Walked up Royal Mile to the Hub, where the Edinburgh International Festival Centre is located to meet our friend Mauro, who was able to wrangle us some tickets for a couple shows. That evening we caught part of the Gate's Friel trilogy, his play Faith Healer. I love Brien Friel (Translations may in fact be my most favourite play), and was sad to have missed Faith Healer during its run on Broadway a couple seasons back, starring Ralph Fiennes as Frank Hardy, a traveling faith healer--part con man, part miracle worker. The acting in this current production was great, and of course the Friel dialogue was both real and poetic. The set design was a little disorienting, though. The play is delivered in four monologues, the first and the last from Frank, the second from his wife Grace, the third from his manager Teddy. As the play progresses, you realize two of the three speakers are dead. Each of the characters sits in a space that resembles a meeting hall (presumably where Frank would have performed a show), but is then given certain props and set pieces that places them in another, specific place. It was off putting to see such specific and detailed set dressing in an environment that appeared to otherwise act as a non-space, perhaps even a kind of limbo. It wasn't terrible--just curious, and little distracting somehow. Still, a nice opportunity to catch a traditional piece of theatre, something I haven't taken in too much of since I got here and began exploring the avant garde, the inventive, and the devised.

The Hub--home of the International Festival

After the show, we met Mauro for a drink at the bar of the Traverse Theatre, marking mine and Max's first foray into the world of good, Scottish whisky. Then Mauro took me off to the Assembly's Supper Club, a late night cabaret, where we took in a couple of acts. It was late by the time we got out, and I was hit with my traditional "late-night-drunken-hankering-for-fried-food." I told Mauro this, and he said, "Let's go to the Techno Chippy."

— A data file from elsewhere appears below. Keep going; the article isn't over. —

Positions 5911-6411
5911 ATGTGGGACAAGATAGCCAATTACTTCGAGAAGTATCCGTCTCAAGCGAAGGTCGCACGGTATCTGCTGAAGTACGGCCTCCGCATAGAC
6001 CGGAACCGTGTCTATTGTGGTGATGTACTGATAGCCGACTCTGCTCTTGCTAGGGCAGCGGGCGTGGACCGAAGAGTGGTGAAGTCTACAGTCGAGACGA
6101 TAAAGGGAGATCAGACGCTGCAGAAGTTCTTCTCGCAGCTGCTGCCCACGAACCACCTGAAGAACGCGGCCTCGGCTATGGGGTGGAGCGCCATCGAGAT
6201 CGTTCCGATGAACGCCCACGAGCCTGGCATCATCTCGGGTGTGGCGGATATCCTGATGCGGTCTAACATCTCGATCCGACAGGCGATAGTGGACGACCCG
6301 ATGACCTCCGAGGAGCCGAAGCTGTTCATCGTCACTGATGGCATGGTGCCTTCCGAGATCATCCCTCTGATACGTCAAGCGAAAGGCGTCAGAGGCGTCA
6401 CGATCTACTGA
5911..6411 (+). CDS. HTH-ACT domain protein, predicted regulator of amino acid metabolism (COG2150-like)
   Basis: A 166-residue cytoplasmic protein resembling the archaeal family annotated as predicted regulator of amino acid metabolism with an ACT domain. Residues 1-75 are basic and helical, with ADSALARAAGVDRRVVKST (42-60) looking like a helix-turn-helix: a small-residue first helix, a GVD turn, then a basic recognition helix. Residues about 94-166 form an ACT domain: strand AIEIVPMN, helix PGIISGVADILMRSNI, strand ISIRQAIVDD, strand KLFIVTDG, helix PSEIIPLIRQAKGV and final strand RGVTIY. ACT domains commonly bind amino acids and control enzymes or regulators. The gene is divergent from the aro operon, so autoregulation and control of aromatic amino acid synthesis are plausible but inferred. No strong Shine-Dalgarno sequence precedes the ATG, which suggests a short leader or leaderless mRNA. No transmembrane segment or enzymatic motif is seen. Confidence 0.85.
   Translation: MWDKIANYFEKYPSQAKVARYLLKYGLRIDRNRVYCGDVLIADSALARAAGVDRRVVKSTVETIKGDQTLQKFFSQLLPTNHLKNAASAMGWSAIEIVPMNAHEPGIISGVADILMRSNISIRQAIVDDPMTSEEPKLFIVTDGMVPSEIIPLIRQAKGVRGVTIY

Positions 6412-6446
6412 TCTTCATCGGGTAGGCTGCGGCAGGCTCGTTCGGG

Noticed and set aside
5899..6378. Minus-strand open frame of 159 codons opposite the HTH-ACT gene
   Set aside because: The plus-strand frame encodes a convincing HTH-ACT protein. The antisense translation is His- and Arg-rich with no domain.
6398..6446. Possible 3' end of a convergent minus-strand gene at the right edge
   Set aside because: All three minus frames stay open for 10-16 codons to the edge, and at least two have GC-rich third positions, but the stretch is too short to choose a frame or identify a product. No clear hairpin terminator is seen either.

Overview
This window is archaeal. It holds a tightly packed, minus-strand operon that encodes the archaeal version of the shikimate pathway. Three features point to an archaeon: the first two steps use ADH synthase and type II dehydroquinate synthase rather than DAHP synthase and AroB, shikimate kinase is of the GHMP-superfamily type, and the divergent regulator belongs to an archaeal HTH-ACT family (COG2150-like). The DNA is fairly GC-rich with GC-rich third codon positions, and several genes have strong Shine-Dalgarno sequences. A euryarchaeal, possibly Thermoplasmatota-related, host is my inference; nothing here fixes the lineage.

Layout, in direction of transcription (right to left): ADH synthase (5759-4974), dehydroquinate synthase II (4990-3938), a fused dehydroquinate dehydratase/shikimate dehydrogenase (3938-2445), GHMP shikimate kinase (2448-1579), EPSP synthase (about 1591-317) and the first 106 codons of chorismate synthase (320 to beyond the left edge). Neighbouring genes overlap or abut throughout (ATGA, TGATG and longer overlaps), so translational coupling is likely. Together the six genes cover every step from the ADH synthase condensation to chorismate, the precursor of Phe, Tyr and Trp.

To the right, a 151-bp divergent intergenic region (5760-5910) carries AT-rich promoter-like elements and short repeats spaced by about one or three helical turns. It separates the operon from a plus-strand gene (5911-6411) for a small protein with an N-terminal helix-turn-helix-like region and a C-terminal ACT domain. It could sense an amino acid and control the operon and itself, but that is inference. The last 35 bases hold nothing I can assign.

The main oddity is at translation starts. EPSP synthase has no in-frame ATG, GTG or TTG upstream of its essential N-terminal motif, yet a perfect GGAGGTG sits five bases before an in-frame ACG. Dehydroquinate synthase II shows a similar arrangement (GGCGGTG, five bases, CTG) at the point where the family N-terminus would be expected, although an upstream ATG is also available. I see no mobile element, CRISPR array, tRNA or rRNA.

I present to you: "The Techno Chippy."

Above is the establishment we visited. Mauro's nickname for the chippy was due to the fact that there was a man DJing our eating a experience, on two turn tables, with hot techno music. You can see the sound system in the windows on the left. A very strange and wonderful place, Cafe Piccante has several locations (New Yorkers: go find yours) and offers a number of fried delights. Scotland is famous for its chippys, where you can take any number of food items in and request that they be submerged to crisp, greasy perfection. The most famous of these novelty normal-to-fried foods is of course the deep friend Mars Bar. Oh but yes. After devouring some pizza (not fried, alas!), I delved into my Mars Bar (which Max would later liken to, perhaps not completely inaccurately, a deep fried turd).

Oh, the disgusting goodness.

It really wasn't bad, I promise. It was a very satisfying way to end the first night of our adventure.

Saturday, 15 August:
Today we caught our first Fringe show, The Tale of Lady Stardust, another straight play, apparently written by a fellow Centralite on the MA writing course. It was a fun little show about a couple guys who thought David Bowie was a prophet. A nice afternoon. That evening we caught our second International production, Diaspora, a really lovely show that combined live music, projection, movement, short film, and acting in a discussion about personal identity and national heritage.